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About the Host
Dan Holloway is a novelist, poet, and spoken word artist. He is the MC of the performance arts show The New Libertines, He competed at the National Poetry Slam final at the Royal Albert Hall. His latest collection, The Transparency of Sutures, is available on Kindle.
Read the Transcripts to Self-Publishing News: Record Year for Digital Lending
Hello and welcome to another Self-Publishing News podcast from here in Oxford.
It's going to be a relatively short one this week, apologies if you look forward to hearing many hours of my delectable tones. It's been a difficult time here in Oxford, personal things getting in the way of much of what I'm doing.
This is going to be a whistle stop tour. If you do want to hear from me for longer, I will put a link in the description to an end of year look back, that I had the pleasure of doing with Len from LeanPub on the FrontMatter podcast, where I spend an hour and 25 minutes, Len and I, talking about what happened in 2023.
2023 Library Figures Show Closing Gap Between eBooks and Audiobooks
A lot of that looks at the year in libraries, which brings us conveniently to our first story, which is this year's figures, or last year's figures, should I say, from Overdrive.
So, Overdrive, of course, is the catalogue provider, the platform that feeds digital books in all formats, whether that's comics, magazines, audiobooks, or eBooks, into the library system across the world.
Really interesting figures. The headline says that there were 662 million digital lends through Overdrive in 2023. Add to that, there were a further 253 million on the wait list. So, lends that couldn't happen because of the way that the waiting list works in the library system with digital loans. That's something in itself that I've talked about quite a lot in the column, the way that it can be difficult to get hold of the books you want to get hold of because of the way that publishers charge and meter licensing to libraries.
That said, that's a total of nearly a billion that we're looking at, of either lends or lends on the Waitlist. That's a huge number.
One of the really interesting parts of that is that, if we look at the difference between the number of audiobooks within the original 662 million, the number of audiobooks and the number of eBooks, we see that although eBooks are more, it's not an order of magnitude. It's very much that audio is catching up with eBooks.
This is something I remember from my childhood. I remember I used to go to my local library, and I'd borrow big box sets of cassettes full of audiobooks, and I would take them home. Inevitably there would be one that didn't work, fingers crossed that wouldn't be the last one. Those of you who remember listening to things on cassettes will know how frustrating it was when you got a glitch in the cassette, you will also be aware of what we see in all those memes that say, do you remember what this is? And you have a picture of the sprocket from a cassette and a pencil that we used to try and make the things work again.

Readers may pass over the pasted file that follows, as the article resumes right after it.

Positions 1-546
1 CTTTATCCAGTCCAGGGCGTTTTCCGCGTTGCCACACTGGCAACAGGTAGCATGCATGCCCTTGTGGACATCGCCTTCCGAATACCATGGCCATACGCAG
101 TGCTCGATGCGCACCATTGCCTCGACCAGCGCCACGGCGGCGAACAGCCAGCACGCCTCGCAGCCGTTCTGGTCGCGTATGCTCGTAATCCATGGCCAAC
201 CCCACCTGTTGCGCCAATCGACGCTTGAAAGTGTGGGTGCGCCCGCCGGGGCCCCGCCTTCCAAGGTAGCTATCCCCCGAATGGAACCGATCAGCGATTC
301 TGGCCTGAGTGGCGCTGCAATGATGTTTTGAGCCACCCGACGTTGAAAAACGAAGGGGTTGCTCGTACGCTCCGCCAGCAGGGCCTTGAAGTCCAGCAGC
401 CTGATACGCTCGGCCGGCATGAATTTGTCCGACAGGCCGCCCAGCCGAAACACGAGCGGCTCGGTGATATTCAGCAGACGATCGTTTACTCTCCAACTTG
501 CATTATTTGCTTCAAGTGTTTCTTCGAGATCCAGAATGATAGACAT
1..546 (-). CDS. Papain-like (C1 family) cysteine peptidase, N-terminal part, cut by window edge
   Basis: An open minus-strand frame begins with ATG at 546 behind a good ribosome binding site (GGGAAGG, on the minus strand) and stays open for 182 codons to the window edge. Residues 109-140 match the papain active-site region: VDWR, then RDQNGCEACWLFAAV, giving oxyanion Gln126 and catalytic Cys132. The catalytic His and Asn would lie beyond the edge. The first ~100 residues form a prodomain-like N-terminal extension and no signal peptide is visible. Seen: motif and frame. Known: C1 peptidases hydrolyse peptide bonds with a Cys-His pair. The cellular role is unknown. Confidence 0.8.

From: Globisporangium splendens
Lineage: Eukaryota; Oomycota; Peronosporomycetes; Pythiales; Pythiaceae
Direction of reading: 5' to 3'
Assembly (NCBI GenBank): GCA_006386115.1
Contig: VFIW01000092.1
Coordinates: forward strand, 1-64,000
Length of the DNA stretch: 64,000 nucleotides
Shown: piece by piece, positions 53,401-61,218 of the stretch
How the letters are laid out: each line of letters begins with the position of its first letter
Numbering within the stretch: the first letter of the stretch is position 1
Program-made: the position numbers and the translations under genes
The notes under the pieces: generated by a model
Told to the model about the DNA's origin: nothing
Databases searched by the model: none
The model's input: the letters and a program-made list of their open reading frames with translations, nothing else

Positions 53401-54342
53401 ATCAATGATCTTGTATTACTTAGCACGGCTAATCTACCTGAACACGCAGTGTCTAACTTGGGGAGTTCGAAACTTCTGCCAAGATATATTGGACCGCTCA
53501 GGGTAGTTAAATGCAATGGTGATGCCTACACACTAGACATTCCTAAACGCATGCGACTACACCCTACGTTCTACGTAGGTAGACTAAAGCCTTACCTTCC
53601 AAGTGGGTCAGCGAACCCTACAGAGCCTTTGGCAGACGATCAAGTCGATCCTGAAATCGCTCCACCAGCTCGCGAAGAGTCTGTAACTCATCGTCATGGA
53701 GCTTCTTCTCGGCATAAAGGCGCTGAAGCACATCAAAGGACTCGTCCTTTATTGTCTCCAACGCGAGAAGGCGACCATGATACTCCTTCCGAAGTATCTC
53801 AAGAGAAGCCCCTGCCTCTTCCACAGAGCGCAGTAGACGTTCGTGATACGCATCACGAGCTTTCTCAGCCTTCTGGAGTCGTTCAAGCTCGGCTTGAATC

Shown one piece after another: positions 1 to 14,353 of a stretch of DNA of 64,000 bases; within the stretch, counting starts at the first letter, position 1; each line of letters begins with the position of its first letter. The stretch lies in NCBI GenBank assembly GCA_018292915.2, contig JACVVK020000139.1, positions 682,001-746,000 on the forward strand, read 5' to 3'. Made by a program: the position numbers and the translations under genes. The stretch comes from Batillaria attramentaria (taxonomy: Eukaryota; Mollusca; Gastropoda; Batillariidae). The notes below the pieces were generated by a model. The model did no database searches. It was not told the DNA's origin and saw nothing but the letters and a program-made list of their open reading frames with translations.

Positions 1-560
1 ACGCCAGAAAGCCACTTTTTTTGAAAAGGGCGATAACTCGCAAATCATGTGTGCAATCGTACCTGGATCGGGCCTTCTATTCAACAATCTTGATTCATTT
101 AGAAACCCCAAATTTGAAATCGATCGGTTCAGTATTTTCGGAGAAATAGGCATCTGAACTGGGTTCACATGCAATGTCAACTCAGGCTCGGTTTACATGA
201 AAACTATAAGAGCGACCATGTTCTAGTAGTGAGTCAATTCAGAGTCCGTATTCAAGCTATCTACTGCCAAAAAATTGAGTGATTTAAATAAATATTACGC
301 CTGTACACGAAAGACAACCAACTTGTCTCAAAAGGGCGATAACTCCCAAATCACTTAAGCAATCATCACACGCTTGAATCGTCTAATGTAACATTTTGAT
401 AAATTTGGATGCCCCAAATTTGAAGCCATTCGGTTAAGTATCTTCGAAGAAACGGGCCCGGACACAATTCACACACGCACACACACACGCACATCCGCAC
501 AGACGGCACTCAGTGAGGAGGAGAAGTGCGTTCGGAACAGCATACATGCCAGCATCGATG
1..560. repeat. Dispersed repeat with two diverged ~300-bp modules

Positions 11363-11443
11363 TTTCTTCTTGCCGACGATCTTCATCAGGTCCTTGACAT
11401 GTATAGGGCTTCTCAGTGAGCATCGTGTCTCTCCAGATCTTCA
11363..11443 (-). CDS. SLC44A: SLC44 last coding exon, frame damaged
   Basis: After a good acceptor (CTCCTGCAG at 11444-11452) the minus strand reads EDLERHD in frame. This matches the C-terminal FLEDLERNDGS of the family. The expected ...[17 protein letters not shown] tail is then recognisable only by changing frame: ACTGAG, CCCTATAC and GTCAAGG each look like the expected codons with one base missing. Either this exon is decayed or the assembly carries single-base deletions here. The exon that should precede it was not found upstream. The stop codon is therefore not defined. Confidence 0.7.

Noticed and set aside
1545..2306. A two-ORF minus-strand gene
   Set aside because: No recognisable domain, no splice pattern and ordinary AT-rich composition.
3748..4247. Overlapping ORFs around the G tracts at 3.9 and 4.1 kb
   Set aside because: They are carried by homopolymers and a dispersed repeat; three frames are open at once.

I think this is how I was introduced to Sherlock Holmes was through listening to, I think it must have been A Study in Scarlet, on cassette tape. Likewise, I remember listening to the Day of the Jackal on cassette. Wonderful memories.
But audiobooks aren't exactly something new to libraries, but it's really interesting to see those 253 million downloads of audiobooks, or borrows of audiobooks, from libraries last year through Overdrive. 370 million eBooks.
For us as indies, of course, that's really interesting because it's becoming easier and easier for us to get our audiobooks onto Overdrive. So, we can do this, for example, through Draft2Digital, or we can do it through Findaway Voices.
We can put our books on the catalogue, and then we have access to more than half a billion library listeners who can then discover our works that way.
As I said, the gap between audiobooks and eBooks isn't large, and it is narrowing. There was a 12% increase in the number of borrows of eBooks, but the number of audiobooks borrowed went up by 23%. So, it's a gap that is narrowing, and if it carries on narrowing at that rate, it's not going to take long to close completely. Positive news on the library front.
Caliburn Prize Open for Entries
Also, positive news from the world of awards, the second edition of the Caliburn Prize has just been announced.
The Caliburn Prize, you may remember from last year, funded by the writer Tony Lee, it awards £2,500 to an as yet unpublished writer of comics or graphic novels. I mentioned that comics were part of the Overdrive catalogue. Digital comics, an increasingly popular genre that I've talked about several times over the last couple of years on this column, and it's great to see a prize devoted to newcomers within the genre.